Seeing Romance Through Eyes Your Spouse
Do men value romance as much as a women? Find out on today's broadcast.
About the Guest
Do men value romance as much as a women? Find out on today's broadcast.
Do men value romance as much as a women?
Barbara: After we'd been married about five years or so in our marriage, we began to experience what we look back and call our "first season of suffering." We had just a lot of really difficult things happen in our marriage. We went from feeling like "We've got this marriage thing down. We're doing okay. We're different, and that's okay, but we're all right, too." At the end of that 12 months feeling like we were strangers.
Bob: This is FamilyLife Today for Tuesday, February 5th. Our host is the president of FamilyLife, Dennis Rainey, and I'm Bob Lepine. Is it possible to rekindle the romance in your marriage when you're going through a season of suffering? Stay tuned.
And welcome to FamilyLife Today, thanks for joining us on the Tuesday edition. I'm just happy to know that neither of you were involved in taking any experimental drugs in order to gain your insight into romance. That's correct, isn't it?
Dennis: That is correct.
Barbara: That is correct, yes.
Dennis: But our listeners have no idea why you're talking about experimental drugs.
Bob: Well, because earlier this week, already this week, we heard a mythical story about a husband and wife who were having some marriage problems, went to see a marriage counselor; he gave them some experimental drugs, and they …
Dennis: Again, this is a mythical story …
Bob: It's all fiction, right. They had an opportunity to experience how the other person views romance and to find out that we're pretty different when it comes to this subject.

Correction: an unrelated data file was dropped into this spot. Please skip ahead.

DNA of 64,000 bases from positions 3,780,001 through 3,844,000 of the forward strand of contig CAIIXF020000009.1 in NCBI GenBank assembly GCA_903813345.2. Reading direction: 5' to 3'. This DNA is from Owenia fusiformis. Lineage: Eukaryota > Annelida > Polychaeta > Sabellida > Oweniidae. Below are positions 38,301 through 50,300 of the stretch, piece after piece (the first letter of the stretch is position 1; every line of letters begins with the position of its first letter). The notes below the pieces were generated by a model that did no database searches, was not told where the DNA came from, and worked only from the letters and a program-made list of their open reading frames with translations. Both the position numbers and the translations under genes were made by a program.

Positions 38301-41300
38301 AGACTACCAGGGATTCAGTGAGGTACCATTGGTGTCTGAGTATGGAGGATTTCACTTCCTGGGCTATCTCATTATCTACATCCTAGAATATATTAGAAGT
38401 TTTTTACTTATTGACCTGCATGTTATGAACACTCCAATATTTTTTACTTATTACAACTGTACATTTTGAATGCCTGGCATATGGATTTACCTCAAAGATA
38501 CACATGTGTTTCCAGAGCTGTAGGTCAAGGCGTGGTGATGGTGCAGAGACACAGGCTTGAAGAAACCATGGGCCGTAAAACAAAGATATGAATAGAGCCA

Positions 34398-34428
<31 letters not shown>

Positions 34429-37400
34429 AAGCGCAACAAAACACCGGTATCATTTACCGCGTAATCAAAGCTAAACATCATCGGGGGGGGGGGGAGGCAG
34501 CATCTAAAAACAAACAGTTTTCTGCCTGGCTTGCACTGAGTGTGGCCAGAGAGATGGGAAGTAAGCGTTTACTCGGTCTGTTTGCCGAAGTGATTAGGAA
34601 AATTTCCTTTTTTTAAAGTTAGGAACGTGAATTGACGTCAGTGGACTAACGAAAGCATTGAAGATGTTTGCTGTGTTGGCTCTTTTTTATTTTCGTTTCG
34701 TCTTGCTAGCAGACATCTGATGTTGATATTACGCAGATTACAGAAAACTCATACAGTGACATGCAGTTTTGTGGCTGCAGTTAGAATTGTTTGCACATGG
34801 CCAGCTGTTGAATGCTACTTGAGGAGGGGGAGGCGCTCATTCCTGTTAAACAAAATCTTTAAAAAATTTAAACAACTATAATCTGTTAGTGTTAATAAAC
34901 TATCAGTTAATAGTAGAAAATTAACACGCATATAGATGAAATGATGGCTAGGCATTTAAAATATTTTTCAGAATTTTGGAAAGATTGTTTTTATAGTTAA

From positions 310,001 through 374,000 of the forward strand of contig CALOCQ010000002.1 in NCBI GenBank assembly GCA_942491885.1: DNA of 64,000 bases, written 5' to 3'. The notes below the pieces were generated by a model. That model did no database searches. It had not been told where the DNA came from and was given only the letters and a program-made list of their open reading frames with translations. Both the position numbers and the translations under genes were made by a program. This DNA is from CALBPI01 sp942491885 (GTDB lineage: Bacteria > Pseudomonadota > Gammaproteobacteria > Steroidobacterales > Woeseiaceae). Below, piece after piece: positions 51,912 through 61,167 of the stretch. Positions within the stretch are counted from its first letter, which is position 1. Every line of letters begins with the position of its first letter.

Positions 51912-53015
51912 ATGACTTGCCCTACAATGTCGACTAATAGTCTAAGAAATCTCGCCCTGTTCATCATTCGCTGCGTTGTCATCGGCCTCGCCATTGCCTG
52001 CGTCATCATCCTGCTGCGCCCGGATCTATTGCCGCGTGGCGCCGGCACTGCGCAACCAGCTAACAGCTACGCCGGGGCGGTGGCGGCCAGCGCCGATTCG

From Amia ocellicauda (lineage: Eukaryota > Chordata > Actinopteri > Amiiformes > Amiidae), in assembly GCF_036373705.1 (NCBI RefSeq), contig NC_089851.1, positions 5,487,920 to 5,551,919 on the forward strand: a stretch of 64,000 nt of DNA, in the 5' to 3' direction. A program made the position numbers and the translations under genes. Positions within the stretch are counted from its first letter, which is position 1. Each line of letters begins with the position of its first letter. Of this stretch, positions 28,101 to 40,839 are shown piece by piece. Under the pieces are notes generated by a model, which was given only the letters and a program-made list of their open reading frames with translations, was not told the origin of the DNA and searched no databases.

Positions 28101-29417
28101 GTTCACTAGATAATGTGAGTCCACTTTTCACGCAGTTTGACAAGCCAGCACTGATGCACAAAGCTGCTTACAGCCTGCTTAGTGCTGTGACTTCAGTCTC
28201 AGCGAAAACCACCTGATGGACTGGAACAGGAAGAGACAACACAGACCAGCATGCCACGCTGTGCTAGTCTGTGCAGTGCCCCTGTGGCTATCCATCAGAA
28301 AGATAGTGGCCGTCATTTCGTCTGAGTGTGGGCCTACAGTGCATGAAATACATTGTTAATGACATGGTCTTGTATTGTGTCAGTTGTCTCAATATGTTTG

Dennis: I think all you have to do is just take a casual reading of the Song of Solomon to see how a man and a woman, a husband and a wife, view romance differently. She views romance relationally. He views romance around the physical dimension, the sexual dimension of the relationship.
And because we view it differently, we can miss one another in the relationship.
Bob: You've written about this in a book called "Rekindling the Romance," you wrote it together with your wife, Barbara, who joins us in the studio today. Barbara, thanks for being here.
Barbara: You're welcome.
Bob: Before I ever read the Song of Solomon I began to realize that Mary Ann and I were different in this area of romance.
Barbara: So you didn't need the Bible to tell you that?
Bob: Well, the Bible confirmed what I was experiencing.
Bob: And all you have to do is be married for a little while, and you start to realize we are different. When do you think that idea really hit you upside the head?
Barbara: Hit us upside the head?
Dennis: No, you, honey.
Barbara: Oh, so you didn't know?
Dennis: I probably didn't. You probably got it much earlier than I did.